Prayers are distributed vial our online prayer request form to both our Friends in Prayer Chain and Grace for Today newsletter. PLEASE NOTE: By submitting a prayer online you are indicating you have obtained permission to share and print names of all persons involved. Please obtain this permission BEFORE submitting a prayer, or choose word your prayer request without naming individual names.

FRIENDS IN PRAYER CHAIN

Grace Lutheran’s Friends in Prayer Online Prayer Chain has teams of devoted pray-ers who dedicate themselves to praying for the needs of our community. Your prayer request will be forwarded on to our pray-ers just as it is typed, so be as specific as you like.

PRAYER REQUESTS IN CHURCH NEWSLETTER/WORSHIP FOLDERS

Prayers may also be submitted for printing in Grace’s worship folders and newsletter, Grace for Today. NOTE:  PRAYERS SUBMITTED TO THE CHURCH NEWSLETTER WILL APPEAR IN PRINT AND ON OUR CHURCH WEB SITE. PLEASE MAKE SURE YOU HAVE PERMISSION TO LIST A PERSON’S NAME IN PRINT AND ON THE WEB.

Click Here to use the Grace online prayer request form

“To become a praying member of the Friends in Prayer prayer chain, please submit your name and e-mail address to the church office by e-mailing Denise Klabunde.”

1

PRAYER LABYRINTH

A prayer labyrinth is an ancient tool for reflection on one’s life and spiritual journey. It is an active way of praying because it forces a person to use their whole self (mind, body, and spirit) in prayer, inviting the use of imagination, intuition, and creativity. A labyrinth introduces the idea of a wide and generous path to God, one that is horizontal instead of vertical. It is hoped that walking the labyrinth may bring peace, comfort, clarity, relief from stress, a sense of closeness to God, and new insights and perspectives on problems or questions in your life.

For my Eagle Scout project, I proposed to build a prayer labyrinth for Grace Lutheran Church. In order to explain this project and receive approval, I met with the Church Council, the Spirituality Task Force, and members of the Property Committee. It was decided that the best place for the labyrinth was southeast of the gazebo in the outdoor worship area.

The labyrinth is patterned after a famous one built into the floor at Chartres Cathedral in France around 1200 A.D. It is unicursal, which means that there is one path that leads into the center of the labyrinth and the same path leads back out. It is about 50 feet in diameter with a five foot center. Outlined in about 1,600 bricks, the inside path will be grass that will be planted in the spring. The bricks are at grade level so that the entire areas can be easily mowed and maintained. Also during the spring, two plaques will be added to the labyrinth. The first plaque will be at the entrance of the labyrinth and it quotes Psalms 46:10 “Be still and know that I am God.” The second plaque will be in the middle of the labyrinth and read Philippians 4:6 “Don’t worry about anything; instead, pray about everything. Tell God what you need and thank him for all He has done.” While some work remains and will be completed in the spring, it is generally visible as you drive down the main driveway.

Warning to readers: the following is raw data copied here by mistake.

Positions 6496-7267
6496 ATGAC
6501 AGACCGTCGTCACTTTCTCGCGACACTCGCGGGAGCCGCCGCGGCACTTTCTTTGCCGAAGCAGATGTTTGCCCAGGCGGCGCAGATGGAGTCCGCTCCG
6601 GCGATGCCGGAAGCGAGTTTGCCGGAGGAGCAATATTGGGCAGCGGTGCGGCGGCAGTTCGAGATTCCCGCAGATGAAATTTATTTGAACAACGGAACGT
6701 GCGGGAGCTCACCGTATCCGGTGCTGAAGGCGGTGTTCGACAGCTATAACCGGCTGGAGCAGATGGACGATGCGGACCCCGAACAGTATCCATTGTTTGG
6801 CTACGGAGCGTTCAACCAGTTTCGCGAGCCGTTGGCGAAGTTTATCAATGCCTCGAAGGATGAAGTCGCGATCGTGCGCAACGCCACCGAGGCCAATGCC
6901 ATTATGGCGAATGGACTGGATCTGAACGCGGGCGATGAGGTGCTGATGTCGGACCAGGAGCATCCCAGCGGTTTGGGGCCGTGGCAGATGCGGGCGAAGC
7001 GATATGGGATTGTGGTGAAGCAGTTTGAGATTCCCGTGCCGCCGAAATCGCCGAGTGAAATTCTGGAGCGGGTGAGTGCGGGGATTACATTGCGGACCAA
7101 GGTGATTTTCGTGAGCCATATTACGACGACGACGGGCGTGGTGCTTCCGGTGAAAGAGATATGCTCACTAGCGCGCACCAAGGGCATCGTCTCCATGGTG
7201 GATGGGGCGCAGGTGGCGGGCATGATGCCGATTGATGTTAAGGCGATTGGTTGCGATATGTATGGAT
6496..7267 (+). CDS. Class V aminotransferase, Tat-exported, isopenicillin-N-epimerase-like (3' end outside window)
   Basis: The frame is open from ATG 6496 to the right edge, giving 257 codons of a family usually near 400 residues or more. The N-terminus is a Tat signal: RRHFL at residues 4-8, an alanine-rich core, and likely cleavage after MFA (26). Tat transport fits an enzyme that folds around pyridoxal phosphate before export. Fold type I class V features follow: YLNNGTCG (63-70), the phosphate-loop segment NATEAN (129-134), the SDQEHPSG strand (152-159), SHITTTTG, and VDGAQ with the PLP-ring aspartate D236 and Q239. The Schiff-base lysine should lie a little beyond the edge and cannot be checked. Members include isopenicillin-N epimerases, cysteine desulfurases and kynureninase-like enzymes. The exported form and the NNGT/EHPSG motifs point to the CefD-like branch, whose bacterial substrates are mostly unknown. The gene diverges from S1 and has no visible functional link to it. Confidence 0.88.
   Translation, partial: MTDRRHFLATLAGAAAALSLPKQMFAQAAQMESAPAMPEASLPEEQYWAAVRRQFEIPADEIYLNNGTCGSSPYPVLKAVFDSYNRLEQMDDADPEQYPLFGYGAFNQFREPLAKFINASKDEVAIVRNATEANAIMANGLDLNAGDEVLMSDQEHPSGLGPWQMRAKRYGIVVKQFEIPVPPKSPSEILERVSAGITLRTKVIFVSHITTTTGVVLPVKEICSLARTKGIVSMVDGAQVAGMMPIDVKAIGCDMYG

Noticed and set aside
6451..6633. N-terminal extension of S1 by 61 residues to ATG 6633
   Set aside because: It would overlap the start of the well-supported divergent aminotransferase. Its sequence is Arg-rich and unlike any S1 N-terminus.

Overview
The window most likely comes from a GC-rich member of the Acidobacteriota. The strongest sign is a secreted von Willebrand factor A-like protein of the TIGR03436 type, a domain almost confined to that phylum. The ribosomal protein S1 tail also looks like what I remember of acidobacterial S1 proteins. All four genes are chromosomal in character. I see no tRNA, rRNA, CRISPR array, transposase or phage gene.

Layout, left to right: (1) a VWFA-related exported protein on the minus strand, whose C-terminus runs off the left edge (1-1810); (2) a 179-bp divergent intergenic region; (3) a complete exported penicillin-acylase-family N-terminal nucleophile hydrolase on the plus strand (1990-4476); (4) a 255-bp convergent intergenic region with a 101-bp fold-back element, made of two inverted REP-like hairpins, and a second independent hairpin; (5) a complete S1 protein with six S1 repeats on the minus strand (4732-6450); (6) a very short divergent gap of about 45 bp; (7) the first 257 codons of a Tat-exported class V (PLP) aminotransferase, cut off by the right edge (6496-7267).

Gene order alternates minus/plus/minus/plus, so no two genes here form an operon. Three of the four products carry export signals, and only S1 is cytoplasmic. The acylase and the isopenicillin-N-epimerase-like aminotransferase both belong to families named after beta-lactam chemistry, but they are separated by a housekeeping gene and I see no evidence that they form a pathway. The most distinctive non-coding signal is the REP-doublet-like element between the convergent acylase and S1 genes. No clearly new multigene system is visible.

As you prepare to walk the labyrinth, take time to relax and become calm. Ask yourself a question that you can reflect on as you walk. Walk slowly and in silence. Walk with a phrase or a question in your heart and your mind. To help you focus on your journey, take time to reflect about where you are in your life.

There are several ways to think about your time in the labyrinth—
—As you start, you may want to focus on a problem or question in your life, and then let it go as you journey through the labyrinth.
—The path to the center may be viewed as a time of letting go of the things that are separating you from God.
—The time spent in the center may be a time of special closeness with God. The path outward may be a time of enjoying a special union with God as He accompanies you back into the world.
—You may want to slowly repeat a sacred word or phrase to focus your mind on your purpose.

Always ask God for what you need from this time of prayer. I hope that this new addition to our church grounds will be a place of quiet and prayer for the members of our congregation and our community.

—Eric Peterson